Scientists declare war on a protein implicated in some stubborn forms of cancer
A rose may be a rose, no matter what you call it, but cancer does not follow the same rules. Although every cancer arises from an uncontrolled reproduction of cells, tumors can appear in nearly any body part. In different people, tumors in the same organ can arise from different cellular abnormalities. However, as scientists zero in on the molecular details of each type of cancer in an attempt to tailor treatments to its peculiar biology, they're also looking for biochemical traits that groups of cancer cells share. They're searching for a single treatment strategy applicable to many patients.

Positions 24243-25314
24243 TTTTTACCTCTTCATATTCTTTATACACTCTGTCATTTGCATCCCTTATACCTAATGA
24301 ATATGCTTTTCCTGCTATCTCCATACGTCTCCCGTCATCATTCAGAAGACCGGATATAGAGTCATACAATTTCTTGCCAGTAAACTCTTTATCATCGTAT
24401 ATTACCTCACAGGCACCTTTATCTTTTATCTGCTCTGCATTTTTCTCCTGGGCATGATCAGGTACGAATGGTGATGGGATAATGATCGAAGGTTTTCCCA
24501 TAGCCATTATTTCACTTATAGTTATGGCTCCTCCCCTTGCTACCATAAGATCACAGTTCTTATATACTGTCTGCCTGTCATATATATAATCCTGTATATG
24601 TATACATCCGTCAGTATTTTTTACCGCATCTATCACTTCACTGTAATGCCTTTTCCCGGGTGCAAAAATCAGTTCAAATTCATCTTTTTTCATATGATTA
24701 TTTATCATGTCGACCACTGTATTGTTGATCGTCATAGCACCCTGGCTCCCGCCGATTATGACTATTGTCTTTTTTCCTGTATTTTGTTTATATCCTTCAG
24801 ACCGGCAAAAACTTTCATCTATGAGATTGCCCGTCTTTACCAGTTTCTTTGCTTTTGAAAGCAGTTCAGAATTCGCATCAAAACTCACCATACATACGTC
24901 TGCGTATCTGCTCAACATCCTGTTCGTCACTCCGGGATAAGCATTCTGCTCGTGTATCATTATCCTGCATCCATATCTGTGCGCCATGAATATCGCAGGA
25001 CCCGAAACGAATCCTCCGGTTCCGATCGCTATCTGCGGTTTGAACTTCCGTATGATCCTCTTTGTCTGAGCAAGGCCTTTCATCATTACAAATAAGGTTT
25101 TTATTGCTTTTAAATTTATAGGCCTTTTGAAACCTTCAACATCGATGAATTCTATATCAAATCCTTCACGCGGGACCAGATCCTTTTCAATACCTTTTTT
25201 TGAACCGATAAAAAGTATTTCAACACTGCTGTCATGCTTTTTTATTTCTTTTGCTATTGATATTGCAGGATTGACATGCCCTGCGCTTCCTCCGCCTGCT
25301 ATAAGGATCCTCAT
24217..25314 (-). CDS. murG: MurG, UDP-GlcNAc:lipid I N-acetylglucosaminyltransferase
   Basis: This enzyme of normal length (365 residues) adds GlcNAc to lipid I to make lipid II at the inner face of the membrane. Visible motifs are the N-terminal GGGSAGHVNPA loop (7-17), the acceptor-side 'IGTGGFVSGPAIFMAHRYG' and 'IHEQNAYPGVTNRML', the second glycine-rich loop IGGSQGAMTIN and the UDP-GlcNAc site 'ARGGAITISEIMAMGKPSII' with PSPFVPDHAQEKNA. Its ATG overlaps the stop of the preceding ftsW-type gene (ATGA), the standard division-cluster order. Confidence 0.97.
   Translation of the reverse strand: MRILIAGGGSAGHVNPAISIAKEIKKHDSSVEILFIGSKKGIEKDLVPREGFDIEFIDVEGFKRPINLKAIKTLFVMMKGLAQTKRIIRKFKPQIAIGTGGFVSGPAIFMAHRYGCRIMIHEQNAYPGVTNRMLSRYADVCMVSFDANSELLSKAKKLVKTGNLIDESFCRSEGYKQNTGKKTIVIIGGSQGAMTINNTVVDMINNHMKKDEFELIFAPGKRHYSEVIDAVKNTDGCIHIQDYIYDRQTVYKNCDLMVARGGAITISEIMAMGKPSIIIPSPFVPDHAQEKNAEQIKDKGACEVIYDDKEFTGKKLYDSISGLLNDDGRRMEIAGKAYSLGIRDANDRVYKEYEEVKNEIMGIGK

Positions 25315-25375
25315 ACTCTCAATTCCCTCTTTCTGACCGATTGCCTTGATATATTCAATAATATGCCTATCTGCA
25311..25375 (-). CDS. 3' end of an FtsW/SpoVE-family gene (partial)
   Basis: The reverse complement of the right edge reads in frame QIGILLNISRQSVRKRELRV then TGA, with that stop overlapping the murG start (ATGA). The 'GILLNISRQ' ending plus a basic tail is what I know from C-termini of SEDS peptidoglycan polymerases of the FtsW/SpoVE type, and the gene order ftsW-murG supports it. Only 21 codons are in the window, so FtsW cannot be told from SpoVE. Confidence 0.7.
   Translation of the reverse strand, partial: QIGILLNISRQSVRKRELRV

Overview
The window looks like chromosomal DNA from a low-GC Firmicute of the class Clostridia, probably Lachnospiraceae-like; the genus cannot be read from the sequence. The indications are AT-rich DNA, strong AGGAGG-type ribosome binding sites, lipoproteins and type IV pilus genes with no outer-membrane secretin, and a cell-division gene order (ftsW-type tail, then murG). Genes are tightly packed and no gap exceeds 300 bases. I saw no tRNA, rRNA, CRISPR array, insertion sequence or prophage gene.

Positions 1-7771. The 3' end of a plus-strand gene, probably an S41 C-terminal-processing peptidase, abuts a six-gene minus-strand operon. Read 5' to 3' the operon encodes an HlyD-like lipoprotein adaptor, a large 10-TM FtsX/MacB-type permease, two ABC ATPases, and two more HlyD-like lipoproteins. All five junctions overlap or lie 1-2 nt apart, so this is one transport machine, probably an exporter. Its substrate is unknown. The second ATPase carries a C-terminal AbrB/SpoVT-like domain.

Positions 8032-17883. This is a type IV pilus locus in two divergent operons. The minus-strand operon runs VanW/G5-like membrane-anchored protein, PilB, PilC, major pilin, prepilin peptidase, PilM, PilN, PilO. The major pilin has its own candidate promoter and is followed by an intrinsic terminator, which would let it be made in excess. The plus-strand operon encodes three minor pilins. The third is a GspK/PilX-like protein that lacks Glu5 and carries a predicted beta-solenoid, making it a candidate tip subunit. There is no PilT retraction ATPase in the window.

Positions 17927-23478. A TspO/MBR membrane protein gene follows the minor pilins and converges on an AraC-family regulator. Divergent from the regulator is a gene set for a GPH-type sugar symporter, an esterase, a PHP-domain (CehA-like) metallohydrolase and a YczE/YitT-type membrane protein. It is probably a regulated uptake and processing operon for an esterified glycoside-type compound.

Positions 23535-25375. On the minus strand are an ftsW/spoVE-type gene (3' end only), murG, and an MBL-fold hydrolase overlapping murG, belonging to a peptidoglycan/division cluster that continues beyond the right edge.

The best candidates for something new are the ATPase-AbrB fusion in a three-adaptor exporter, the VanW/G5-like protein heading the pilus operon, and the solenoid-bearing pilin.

A promising new target of this sort is a receptor protein called EGFR, which has long been known to be overactive in a variety of tumors. The complicated story of how EGFR can cause normal cell division to go haywire is now beginning to come together. As scientists tease out the details, they are developing drugs that block EGFR, thereby reducing tumor size and lengthening people's live